Review: Annabelle Comes Home (2019)

Ed and Lorraine Warren have strange encounters in Annabelle Comes Home (2019).

There’s certainly much to be said about the popularity of The Conjuring (2013) and the many spin-offs and sequel/prequel films in the shared universe that it spawned. While the movie itself is decent, it certainly isn’t the most innovative or frightening horror movie in recent memory. The films tied into it also aren’t particularly memorable. The Curse of La Llorona (2019) took a piece of folklore and made it tangible, understandable, and, eventually, defeatable. The Nun (2018) took the fear of the other, which Catholicism has been subjected to as long as protestants have existed, and turned it into a horror trope. But none have raked in the money, or garnered the instant recognizability, of Annabelle the possessed doll.

Annabelle Comes Home (2019) is the third film to tap into the audience interest in Annabelle and the pediophobia (fear of dolls) in general that she represents. More than a demonic possession film, the movie tackles the terror of ghosts and demons that are conflated in the minds of so many audience members. It’s no wonder she’s popular, and her creepy design (in contrast with the Raggedy Anne doll sitting in The Warrens’ home) appeals to the notion that external appearance matches innternal motive or intent. Annabelle looks creepy, and so she houses evil. It’s not exactly what Lorraine Warren herself said about the real doll in an interview with USA Today: “Looks are deceiving … It’s not what the doll looks like that makes it scary; it is what has been infused within the doll: evil.”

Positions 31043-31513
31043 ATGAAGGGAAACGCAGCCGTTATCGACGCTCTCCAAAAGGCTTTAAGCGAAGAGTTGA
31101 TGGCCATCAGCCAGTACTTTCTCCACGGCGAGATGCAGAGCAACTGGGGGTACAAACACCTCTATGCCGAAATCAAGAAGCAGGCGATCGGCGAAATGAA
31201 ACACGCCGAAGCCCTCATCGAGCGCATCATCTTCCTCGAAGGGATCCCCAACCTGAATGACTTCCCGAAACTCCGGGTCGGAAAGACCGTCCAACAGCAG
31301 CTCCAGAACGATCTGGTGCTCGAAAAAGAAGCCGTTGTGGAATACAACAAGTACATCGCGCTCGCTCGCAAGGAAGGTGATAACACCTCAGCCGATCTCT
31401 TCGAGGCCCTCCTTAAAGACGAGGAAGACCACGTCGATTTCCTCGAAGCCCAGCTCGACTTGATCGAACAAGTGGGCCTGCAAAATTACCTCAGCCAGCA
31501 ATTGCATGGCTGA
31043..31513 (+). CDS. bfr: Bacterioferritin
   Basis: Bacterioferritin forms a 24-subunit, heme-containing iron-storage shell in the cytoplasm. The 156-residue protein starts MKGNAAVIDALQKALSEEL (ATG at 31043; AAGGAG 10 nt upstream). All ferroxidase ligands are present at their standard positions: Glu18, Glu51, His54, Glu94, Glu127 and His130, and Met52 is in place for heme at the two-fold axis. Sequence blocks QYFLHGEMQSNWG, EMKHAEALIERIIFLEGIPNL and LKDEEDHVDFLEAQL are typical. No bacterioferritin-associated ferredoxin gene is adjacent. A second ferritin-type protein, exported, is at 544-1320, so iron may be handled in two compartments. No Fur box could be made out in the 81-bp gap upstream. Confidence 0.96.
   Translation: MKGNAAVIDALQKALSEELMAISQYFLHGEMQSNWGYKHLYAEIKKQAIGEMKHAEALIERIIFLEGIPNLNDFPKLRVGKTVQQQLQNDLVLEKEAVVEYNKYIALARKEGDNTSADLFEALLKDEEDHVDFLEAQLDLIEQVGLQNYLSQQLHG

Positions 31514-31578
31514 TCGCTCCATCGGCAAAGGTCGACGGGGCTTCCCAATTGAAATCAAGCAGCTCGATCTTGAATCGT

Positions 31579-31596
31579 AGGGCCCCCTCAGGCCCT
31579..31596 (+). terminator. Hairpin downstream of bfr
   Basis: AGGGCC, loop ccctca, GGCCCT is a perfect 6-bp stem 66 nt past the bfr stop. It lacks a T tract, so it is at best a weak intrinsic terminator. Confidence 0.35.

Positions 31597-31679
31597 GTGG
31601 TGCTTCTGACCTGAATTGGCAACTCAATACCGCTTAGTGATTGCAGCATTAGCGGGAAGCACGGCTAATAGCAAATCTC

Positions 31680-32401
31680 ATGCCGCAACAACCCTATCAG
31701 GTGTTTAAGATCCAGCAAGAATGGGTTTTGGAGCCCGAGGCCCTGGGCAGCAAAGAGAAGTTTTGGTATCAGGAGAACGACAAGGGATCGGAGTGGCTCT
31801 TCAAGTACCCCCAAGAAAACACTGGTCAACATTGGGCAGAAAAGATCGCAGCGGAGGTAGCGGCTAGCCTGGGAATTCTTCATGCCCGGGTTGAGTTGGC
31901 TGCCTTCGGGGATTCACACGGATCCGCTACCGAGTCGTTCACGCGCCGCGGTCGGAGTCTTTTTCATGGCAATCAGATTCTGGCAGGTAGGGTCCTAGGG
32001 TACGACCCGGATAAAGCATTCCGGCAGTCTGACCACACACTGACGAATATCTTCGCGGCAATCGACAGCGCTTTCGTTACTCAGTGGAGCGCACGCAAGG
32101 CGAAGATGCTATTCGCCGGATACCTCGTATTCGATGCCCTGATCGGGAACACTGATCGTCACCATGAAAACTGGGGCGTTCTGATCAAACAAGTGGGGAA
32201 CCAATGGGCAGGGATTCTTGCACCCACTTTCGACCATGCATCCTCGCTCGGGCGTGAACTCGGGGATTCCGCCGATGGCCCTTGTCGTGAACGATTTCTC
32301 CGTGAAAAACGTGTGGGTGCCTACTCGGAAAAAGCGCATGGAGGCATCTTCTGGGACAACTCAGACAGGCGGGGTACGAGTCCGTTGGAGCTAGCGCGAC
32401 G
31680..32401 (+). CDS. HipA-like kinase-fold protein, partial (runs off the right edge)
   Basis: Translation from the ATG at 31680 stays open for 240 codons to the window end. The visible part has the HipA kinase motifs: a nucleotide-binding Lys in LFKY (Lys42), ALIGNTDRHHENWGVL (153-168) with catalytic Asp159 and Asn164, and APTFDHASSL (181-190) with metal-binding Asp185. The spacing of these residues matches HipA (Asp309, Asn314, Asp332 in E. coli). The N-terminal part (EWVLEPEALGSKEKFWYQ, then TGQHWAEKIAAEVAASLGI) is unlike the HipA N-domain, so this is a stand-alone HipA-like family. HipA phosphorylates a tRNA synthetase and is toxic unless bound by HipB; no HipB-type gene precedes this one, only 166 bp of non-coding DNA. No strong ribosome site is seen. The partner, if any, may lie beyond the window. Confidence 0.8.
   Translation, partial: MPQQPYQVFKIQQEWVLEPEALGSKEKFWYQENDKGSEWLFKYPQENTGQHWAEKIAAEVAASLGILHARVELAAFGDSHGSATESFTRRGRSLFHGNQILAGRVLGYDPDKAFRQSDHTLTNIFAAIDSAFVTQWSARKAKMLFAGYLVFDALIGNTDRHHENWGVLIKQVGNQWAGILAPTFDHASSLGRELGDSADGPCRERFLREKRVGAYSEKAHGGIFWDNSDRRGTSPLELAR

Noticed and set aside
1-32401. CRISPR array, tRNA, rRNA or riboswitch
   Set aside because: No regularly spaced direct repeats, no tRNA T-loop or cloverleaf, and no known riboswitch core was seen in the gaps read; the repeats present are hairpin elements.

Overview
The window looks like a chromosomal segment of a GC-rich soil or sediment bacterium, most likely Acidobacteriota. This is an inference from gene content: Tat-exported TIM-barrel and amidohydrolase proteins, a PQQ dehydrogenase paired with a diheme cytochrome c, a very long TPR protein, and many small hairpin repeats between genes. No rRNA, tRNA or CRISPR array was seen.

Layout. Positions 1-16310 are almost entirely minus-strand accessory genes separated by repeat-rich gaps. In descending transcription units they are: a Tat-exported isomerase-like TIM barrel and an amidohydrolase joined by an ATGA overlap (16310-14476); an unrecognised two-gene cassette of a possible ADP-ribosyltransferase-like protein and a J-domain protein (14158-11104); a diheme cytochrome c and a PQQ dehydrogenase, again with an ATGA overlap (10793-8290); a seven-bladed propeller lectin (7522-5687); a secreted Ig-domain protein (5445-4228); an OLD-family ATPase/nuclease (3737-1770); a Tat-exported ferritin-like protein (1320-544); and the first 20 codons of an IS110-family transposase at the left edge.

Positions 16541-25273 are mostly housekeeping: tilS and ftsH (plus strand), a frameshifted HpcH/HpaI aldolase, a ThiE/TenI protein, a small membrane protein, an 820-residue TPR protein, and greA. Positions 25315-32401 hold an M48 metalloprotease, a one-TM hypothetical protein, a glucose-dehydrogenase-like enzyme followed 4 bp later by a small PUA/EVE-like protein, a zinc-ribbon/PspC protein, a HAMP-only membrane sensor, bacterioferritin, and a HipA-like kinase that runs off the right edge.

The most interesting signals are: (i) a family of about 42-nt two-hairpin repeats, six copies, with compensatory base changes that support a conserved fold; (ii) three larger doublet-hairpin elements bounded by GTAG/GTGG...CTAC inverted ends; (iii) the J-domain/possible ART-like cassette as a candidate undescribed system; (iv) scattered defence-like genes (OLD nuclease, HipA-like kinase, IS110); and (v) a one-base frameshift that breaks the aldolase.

Read my full review of Annabelle Comes Home here at Dead, Buried, and Back.

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3 thoughts on “Review: Annabelle Comes Home (2019)

  1. I find the popularity of the Annabelle franchise very interesting! The films are kind of built on the typical horror tropes that have been used for decades, but then they put their own twist on the storylines.

    1. I think it fascinates viewers in the way shows like Ghost Hunters fascinates: we want to see what the ghosts do, but we’re also invested in the characters hunting them. The films are also very visual, not psychological, and I think that says something about the desire to see evidence, not just imagine it. Combined with the low stakes, the encounter becomes a fun adventure instead of an existential threat.

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